But, to say the true, there are a lot of WW1 subjects still needing an adequate coverage in English. We have only an old, outdated book on the Eastern Front by Norman Stone; the Italian theater is almost completely ignored (Caporetto aside) and it's hard to find deatiled informations in English about the Austrian 1916 Tyrol offensive, the epic battle of Gorizia, the Austrian 1918 offensives and so on. Almost the same for the last stages of the Romanian campaign.
Maybe the 100th anniversary of the Great War will supply us with new releases.

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Re: Could the Romanian Debacle been avoided?

Post by Kim Sung » Thu May 22, 2008 7:11 am

Feldjäger wrote:Hi Kim,
in my opinion, Romania's intervention might have been decisive in spring 1915. A joint entry of both Italy and Romania would have caused the collapse of Austria-Hungary and a decisive outcome of the war in the East and Balkan theatres.
In the strategic situation of 1916, Romania was simply doomed from the outset. The quality of Romanian troops was not that bad, as shown by the last phases of the campaign; the problem is that the strategic situation of the Romanian army was untenable in the summer of 1916, and Russian support was not very well-directed.
I agree with you. Romania chose a bad timing.
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Re: Could the Romanian Debacle been avoided?

Post by Kim Sung » Thu May 22, 2008 7:12 am

Feldjäger wrote:and Russian support was not very well-directed.
I think that the lack of Russian cooperation is one of the reasons of the Romanian Debacle. For example, Russia dispatched just three divisions to the Carpathian Front. And wouldn't things have been different if enough Russian forces had rapidly advanced along the Danube river into Dobrogea to protect Constanţa from Mackensen's multinational army? Massive Russian reinforcements at the initial stage might have made things different. Was it beyond Russian logistic capability at that time or was there any serious strategic mistakes on the Russian military leadership during the Romanian Debacle?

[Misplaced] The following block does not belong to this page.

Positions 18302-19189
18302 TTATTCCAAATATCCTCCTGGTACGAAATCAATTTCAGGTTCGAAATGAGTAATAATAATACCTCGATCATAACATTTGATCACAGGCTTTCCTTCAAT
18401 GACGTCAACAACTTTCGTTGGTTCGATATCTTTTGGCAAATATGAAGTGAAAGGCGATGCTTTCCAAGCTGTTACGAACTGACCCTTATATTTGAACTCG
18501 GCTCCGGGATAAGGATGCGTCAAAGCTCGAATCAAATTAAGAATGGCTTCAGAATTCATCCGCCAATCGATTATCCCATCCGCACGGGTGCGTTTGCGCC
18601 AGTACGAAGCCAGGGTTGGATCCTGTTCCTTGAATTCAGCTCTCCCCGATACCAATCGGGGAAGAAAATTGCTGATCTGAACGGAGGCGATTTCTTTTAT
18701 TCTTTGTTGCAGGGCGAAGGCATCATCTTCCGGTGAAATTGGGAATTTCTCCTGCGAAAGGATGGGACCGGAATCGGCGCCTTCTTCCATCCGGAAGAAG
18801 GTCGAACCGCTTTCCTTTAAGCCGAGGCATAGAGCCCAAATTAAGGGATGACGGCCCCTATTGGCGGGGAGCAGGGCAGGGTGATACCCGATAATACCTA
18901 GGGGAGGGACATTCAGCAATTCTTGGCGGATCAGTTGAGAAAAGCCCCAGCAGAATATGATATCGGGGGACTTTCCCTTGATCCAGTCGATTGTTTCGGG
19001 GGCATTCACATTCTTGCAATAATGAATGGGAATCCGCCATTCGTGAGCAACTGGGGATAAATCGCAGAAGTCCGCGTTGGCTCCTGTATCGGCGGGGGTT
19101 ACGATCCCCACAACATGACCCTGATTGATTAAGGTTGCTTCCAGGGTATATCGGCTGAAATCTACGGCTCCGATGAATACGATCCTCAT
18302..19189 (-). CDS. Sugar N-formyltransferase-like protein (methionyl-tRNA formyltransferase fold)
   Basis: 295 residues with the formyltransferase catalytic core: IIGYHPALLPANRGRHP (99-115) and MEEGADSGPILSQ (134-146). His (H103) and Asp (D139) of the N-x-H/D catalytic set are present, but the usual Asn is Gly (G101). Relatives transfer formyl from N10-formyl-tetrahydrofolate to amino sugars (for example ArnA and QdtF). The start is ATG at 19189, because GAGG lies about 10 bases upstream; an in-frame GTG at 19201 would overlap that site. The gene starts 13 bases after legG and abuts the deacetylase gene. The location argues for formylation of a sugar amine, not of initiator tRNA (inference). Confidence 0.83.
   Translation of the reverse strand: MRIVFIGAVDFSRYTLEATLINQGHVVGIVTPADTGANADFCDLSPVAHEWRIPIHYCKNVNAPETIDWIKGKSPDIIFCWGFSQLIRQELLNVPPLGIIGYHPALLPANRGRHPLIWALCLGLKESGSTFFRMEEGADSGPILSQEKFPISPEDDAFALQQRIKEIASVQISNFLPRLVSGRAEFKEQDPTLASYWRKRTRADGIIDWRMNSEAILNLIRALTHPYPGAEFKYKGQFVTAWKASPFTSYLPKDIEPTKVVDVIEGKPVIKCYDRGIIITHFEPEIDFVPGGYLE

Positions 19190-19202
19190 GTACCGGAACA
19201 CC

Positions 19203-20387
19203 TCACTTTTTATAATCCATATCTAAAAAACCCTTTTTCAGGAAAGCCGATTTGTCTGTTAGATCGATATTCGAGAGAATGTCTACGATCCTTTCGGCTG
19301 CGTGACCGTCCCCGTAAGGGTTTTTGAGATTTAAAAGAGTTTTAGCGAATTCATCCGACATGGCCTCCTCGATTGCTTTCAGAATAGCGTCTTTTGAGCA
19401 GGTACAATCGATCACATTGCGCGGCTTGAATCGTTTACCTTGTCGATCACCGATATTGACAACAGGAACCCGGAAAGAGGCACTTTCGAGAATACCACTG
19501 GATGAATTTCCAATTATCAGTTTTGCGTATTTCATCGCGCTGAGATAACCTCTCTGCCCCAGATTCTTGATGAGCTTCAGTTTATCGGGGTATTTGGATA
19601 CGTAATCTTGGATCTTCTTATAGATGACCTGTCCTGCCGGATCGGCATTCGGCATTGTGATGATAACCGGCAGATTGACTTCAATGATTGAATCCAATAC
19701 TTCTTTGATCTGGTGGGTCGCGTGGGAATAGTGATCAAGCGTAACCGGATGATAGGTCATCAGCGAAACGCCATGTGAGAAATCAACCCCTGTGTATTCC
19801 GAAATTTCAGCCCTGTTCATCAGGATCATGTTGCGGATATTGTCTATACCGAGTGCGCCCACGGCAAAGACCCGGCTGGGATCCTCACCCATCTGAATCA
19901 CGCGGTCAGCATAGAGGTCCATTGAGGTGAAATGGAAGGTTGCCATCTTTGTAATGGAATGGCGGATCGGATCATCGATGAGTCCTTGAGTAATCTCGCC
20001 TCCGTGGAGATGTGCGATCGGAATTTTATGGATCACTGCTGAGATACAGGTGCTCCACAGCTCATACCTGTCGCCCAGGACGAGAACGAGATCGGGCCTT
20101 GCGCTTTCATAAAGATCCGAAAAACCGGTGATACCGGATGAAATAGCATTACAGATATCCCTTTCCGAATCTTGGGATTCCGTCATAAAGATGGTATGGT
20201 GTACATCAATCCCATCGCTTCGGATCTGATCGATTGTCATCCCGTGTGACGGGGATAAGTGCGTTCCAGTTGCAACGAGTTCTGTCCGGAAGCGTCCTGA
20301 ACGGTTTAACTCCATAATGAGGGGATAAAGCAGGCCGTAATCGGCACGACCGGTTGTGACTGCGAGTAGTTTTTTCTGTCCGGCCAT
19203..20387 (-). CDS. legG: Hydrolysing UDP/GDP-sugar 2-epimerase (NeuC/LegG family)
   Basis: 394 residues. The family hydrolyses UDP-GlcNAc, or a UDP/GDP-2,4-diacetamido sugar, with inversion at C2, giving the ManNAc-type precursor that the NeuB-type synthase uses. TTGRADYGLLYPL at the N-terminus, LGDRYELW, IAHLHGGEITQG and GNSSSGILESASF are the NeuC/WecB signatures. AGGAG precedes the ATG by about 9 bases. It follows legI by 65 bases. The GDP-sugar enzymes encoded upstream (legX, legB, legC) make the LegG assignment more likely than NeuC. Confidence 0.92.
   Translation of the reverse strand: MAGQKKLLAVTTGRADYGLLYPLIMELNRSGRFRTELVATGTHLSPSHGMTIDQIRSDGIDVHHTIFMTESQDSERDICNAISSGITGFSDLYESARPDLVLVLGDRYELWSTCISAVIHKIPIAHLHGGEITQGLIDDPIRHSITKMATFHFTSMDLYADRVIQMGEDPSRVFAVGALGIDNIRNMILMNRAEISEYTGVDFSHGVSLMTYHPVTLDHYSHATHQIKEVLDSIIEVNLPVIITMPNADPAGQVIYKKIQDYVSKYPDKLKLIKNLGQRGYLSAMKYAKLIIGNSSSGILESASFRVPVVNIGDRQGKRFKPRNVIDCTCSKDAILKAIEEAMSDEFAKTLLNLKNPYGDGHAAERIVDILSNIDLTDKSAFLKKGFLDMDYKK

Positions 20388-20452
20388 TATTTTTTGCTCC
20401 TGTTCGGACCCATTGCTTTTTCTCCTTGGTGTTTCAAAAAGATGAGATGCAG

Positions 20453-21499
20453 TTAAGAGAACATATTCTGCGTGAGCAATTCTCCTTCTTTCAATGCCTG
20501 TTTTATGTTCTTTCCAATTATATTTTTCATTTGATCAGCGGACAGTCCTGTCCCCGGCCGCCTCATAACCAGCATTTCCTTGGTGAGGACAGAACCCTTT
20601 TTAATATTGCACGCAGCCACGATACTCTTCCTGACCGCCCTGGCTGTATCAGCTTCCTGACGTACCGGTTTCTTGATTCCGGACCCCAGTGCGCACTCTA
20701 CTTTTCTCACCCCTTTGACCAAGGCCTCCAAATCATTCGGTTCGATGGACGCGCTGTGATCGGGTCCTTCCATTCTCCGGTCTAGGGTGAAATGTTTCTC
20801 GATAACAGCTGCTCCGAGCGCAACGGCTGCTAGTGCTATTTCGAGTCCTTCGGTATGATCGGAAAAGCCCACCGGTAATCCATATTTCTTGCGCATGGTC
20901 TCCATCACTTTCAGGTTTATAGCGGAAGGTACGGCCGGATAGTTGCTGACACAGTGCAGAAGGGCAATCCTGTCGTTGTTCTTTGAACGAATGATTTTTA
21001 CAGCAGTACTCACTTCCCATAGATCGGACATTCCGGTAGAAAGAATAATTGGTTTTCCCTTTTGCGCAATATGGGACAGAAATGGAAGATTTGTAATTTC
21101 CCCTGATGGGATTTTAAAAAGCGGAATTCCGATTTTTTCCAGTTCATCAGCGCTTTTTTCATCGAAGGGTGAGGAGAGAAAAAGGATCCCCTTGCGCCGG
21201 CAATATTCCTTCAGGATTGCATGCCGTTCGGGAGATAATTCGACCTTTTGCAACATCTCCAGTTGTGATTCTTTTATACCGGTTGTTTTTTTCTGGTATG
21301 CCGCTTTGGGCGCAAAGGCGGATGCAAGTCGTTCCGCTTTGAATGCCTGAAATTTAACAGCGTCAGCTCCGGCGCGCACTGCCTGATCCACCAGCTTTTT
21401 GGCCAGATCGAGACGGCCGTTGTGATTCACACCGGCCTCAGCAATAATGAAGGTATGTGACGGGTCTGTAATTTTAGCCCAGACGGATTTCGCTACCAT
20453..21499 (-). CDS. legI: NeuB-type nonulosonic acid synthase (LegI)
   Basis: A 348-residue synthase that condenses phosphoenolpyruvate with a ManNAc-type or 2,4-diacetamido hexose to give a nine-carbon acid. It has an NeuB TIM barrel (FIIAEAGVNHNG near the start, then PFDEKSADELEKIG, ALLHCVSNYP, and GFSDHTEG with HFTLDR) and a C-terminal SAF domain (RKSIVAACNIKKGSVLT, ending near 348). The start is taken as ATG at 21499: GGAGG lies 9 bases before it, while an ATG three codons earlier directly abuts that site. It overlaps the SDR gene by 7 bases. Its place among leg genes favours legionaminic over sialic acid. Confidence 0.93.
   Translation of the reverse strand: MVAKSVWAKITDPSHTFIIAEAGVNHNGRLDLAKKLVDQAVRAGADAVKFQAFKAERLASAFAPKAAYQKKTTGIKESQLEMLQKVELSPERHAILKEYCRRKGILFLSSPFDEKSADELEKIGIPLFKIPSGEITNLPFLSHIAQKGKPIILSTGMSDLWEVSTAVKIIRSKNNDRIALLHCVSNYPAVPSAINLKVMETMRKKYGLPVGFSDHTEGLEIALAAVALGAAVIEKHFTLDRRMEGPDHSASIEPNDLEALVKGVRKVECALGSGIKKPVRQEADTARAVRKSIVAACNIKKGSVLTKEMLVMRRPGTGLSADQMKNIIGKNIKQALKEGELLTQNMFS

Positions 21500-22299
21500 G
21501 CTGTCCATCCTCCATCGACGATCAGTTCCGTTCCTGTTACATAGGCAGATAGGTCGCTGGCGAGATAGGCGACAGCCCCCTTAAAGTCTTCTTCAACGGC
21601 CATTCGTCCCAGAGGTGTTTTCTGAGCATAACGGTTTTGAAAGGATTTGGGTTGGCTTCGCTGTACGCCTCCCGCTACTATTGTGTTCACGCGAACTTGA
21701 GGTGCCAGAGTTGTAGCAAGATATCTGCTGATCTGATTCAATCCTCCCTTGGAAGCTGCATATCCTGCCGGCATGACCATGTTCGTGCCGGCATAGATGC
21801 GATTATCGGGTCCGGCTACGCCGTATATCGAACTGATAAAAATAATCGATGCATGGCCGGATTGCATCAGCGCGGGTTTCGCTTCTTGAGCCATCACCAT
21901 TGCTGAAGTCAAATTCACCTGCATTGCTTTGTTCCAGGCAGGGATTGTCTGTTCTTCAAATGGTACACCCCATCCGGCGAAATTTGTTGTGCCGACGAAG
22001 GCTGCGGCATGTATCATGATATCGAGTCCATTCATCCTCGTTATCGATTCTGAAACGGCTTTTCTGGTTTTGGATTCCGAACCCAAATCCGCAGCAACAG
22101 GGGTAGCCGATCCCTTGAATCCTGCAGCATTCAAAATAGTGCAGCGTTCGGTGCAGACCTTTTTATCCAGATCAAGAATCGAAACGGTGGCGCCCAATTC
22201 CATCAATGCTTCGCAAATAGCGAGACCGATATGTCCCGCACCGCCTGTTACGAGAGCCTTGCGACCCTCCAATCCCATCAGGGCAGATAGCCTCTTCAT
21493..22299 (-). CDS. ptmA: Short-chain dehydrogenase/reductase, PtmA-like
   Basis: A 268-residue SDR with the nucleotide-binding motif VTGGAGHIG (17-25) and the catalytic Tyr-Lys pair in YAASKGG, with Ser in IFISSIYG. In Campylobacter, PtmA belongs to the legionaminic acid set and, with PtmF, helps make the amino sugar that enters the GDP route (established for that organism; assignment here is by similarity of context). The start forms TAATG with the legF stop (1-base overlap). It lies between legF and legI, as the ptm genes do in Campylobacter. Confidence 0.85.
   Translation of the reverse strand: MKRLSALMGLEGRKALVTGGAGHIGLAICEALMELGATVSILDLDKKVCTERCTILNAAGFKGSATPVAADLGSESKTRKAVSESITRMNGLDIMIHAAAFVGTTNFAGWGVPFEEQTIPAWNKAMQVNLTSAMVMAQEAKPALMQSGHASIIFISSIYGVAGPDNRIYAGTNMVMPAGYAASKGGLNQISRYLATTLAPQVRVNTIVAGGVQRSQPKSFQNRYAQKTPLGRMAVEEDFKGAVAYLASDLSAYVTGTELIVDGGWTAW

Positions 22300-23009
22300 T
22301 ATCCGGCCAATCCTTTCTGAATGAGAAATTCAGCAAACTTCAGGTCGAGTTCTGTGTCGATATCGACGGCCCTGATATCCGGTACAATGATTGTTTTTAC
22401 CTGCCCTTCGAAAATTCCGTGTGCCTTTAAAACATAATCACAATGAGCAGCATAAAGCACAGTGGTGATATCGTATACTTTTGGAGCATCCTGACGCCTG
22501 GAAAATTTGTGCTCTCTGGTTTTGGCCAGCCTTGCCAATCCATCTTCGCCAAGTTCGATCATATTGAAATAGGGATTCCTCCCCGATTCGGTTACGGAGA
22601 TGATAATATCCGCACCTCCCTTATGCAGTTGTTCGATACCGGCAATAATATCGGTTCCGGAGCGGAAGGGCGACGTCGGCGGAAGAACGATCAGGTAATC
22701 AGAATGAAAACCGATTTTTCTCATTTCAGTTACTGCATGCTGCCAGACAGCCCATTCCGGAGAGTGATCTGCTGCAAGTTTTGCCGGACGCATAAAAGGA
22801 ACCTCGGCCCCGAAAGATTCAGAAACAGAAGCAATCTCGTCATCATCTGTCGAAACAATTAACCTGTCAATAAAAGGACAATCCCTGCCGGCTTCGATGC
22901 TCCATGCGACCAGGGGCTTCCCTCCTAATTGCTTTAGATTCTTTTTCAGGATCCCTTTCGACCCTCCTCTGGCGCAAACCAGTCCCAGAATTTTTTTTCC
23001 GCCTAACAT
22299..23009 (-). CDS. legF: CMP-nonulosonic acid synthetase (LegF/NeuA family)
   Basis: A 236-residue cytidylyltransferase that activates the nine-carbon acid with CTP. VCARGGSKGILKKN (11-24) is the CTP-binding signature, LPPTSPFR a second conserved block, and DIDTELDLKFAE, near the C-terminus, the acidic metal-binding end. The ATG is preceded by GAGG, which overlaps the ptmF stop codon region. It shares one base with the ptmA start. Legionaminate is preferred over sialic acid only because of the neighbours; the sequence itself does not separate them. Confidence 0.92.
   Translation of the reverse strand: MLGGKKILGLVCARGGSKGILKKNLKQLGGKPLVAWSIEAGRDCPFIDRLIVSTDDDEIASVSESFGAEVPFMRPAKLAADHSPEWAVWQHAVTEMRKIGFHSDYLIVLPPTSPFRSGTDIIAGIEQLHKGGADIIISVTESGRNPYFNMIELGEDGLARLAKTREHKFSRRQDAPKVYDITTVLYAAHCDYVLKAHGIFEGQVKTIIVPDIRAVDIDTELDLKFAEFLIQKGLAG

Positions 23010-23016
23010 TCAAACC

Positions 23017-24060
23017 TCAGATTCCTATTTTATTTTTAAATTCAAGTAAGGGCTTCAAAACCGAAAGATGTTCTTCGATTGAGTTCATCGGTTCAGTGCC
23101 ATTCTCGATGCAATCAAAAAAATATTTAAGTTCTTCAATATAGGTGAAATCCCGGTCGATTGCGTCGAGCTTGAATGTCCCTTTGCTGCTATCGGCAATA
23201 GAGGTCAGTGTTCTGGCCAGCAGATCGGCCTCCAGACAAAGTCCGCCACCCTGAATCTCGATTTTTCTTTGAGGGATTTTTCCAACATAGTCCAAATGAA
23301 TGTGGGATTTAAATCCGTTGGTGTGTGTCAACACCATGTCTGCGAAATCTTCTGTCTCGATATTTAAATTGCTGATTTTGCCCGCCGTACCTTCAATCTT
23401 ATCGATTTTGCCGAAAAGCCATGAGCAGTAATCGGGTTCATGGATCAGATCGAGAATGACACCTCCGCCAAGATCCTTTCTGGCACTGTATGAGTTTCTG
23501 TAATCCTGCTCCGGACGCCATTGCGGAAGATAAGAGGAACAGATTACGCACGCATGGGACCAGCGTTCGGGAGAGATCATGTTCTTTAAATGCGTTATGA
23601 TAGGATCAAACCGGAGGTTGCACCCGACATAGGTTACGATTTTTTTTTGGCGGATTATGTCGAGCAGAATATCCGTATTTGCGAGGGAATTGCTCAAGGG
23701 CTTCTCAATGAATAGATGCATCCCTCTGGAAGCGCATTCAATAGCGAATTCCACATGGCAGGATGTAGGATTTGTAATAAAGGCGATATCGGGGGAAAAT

Romanian Campaign from mid-September to late October

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Re: Could the Romanian Debacle been avoided?

Post by Feldjäger » Thu May 22, 2008 9:03 am

Hi Kim Sung,
Kim Sung wrote: For example, Russia dispatched just three divisions to the Carpathian Front. And wouldn't things have been different if enough Russian forces had rapidly advanced along the Danube river into Dobrogea to protect Constanţa from Mackensen's multinational army? Massive Russian reinforcements at the initial stage might have made things different. Was it beyond Russian logistic capability at that time or was there any serious strategic mistakes on the Russian military leadership during the Romanian Debacle?
Very interesting question. As Norman Stone says, the Russian troops were quite busy with their offensives in Galicia and along the Kowel Line. After Romania entered the war, the Imperial Russian army tried to provide indirect support to Romania by renewing the Kowel offensives. Massive Russian attacks against the Kowel line were intended to "fix" German reserves on that front, preventing them from undertaking any large-scale offensive action against Romania. Unfortunately, the scheme failed.
In my opinion, Stavka had little choice: the Russians understood that, in the strategic situation of summer 1916, to reinforce Wallachia and Dobrogea would have been a folly. These regions were undefensible and would have been "black holes", useful only to waste Russian troops. They rightly decided to dispatch some troops to the Carpathian Front only to prevent the Central Powers from advancing further toward Russia's southern border.
A mistake of the Allies in 1916 was to underrate the Central Powers' manpower. Despite the catastrophic defeat by the hands of Brusilov, the Austro-Hungarian army had been still able to field a respectable force, by drawing reinforcements from the Italian front. The Brusilov offensive itself had been possible also thanks to the massive Austrian concentration in Italy for their South-Tyrol offensive. But then the Central Powers were able to regroup themselves and started the new large-scale action against Romania. The use of their reserves during that period had been a masterpiece, and they were able to repulse the Kowel offensives and in the same time to virtually knock Romania out of the war.

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Re: Could the Romanian Debacle been avoided?

Post by glenn239 » Thu May 22, 2008 1:38 pm

I totally agree with you! The Bulgarian army is an edlessly fascinating subject. It's a pity it's so scarcely covered in English.
A little off topic, but can anyone provide background to the status of the Bulgarian army in the first half of 1914? Specifically, how long did it take for Sofia to recover from the defeat of 1913 (ie, be in a position to contemplate a war of revenge) and what was its situation relative to Serbia?